31 July 2015: Following the signing of a grant agreement with the EU today, International Commission on Missing Persons (ICMP) will receive support for its program in Kosovo. ICMP has been providing assistance in locating and identifying missing persons from the Kosovo conflict since 1999. The EU grant, which totals 400,000 Euro, will help enhance ICMP’s efforts.
ICMP has been working to address the issue of persons missing as a consequence of the Kosovo conflict since 1999. Since 2003, ICMP has been assisting Kosovo through DNA-based identifications, first with UNMIK and since December 2008 with EULEX Department of Forensic Medicine. ICMP has also assisted the Government of Serbia since 2001, in locating, recovering and identifying the missing. ICMP has empowered several dozens of associations of families of missing persons to claim their right to truth and justice and to lobby the authorities to fulfill their obligations to account for the missing. ICMP has been instrumental in using DNA to help identify 2,519 of the estimated 4,500 missing from the conflict in Kosovo.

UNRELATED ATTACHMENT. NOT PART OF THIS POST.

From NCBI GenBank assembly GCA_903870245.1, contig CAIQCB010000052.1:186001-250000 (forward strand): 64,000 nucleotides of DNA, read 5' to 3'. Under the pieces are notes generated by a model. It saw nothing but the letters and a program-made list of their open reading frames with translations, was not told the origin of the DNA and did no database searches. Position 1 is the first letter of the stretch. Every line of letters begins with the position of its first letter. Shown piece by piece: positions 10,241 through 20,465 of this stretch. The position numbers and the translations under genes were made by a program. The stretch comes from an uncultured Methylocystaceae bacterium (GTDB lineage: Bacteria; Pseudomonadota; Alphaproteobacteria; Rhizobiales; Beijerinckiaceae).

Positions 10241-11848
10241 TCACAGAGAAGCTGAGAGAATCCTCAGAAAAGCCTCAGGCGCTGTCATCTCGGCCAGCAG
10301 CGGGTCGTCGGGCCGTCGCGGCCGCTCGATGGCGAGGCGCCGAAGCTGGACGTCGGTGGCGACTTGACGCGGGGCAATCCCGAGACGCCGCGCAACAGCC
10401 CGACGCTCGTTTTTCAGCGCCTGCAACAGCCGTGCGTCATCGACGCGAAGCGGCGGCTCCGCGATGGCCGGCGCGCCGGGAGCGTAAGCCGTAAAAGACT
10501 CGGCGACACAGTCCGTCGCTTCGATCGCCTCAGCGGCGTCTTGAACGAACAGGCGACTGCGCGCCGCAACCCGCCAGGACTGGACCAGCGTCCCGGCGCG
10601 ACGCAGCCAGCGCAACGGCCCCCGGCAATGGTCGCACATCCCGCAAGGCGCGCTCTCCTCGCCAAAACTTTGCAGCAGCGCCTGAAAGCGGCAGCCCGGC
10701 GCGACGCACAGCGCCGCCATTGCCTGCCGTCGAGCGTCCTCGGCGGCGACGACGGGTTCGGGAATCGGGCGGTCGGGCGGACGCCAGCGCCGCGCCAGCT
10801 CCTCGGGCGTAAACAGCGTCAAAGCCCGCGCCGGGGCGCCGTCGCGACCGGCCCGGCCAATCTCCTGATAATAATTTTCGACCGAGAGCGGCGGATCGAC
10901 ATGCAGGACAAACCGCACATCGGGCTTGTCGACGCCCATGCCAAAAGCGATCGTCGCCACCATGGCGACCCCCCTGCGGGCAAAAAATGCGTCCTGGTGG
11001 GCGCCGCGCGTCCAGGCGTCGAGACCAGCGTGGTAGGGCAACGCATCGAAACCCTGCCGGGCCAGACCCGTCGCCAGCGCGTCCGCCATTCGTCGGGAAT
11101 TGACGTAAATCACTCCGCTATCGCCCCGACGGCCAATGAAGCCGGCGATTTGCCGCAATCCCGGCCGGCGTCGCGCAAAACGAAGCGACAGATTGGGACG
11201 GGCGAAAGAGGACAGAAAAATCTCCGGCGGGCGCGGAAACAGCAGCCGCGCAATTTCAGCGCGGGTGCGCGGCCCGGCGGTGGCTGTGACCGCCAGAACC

In 2010 ICMP published a Stocktaking Report on the search for the missing in Kosovo, describing in detail what had been done until then and recommending steps that should be taken in order to ensure that the effort to account for those still missing would be expedited. Addressing the issue of misidentifications made prior to the introduction of DNA testing in 2001 will be key to carrying the process forward. As many as 2,000 missing persons cases were closed without the use of DNA prior to ICMP’s assistance in 2003. In its 2010 Stocktaking report on Kosovo, ICMP noted that the rate of location and recovery of mortal remains has declined dramatically since 2006.
The EU support will allow ICMP to continue to help the authorities take responsibility for the search for the missing. ICMP will
- Assist in efforts to identify victims missing from the conflict;
- Produce a guide for families of the missing regarding the work of the relevant local institutions and the legal process of accessing rights Institutions and Legal Framework for Accounting for Missing Persons in Kosovo for families of the missing;
- Update ICMP’s 2010 Stocktaking Report, which will review progress made since 2010 and propose recommendations;
- Provide assistance to the Kosovo Forensic Agency (KFA) as an important step in developing local capacity.
Matthew Holliday, Head of ICMP’s Western Balkans Program, said the project reflects ICMP’s strategy of responding to the needs of local institutions and families in a way that can deliver sustainable solutions. “ICMP will work together with the stakeholders in Kosovo and Serbia to ensure that the remaining missing persons are accounted for and to understand what the impediments are to making progress on this very important issue.”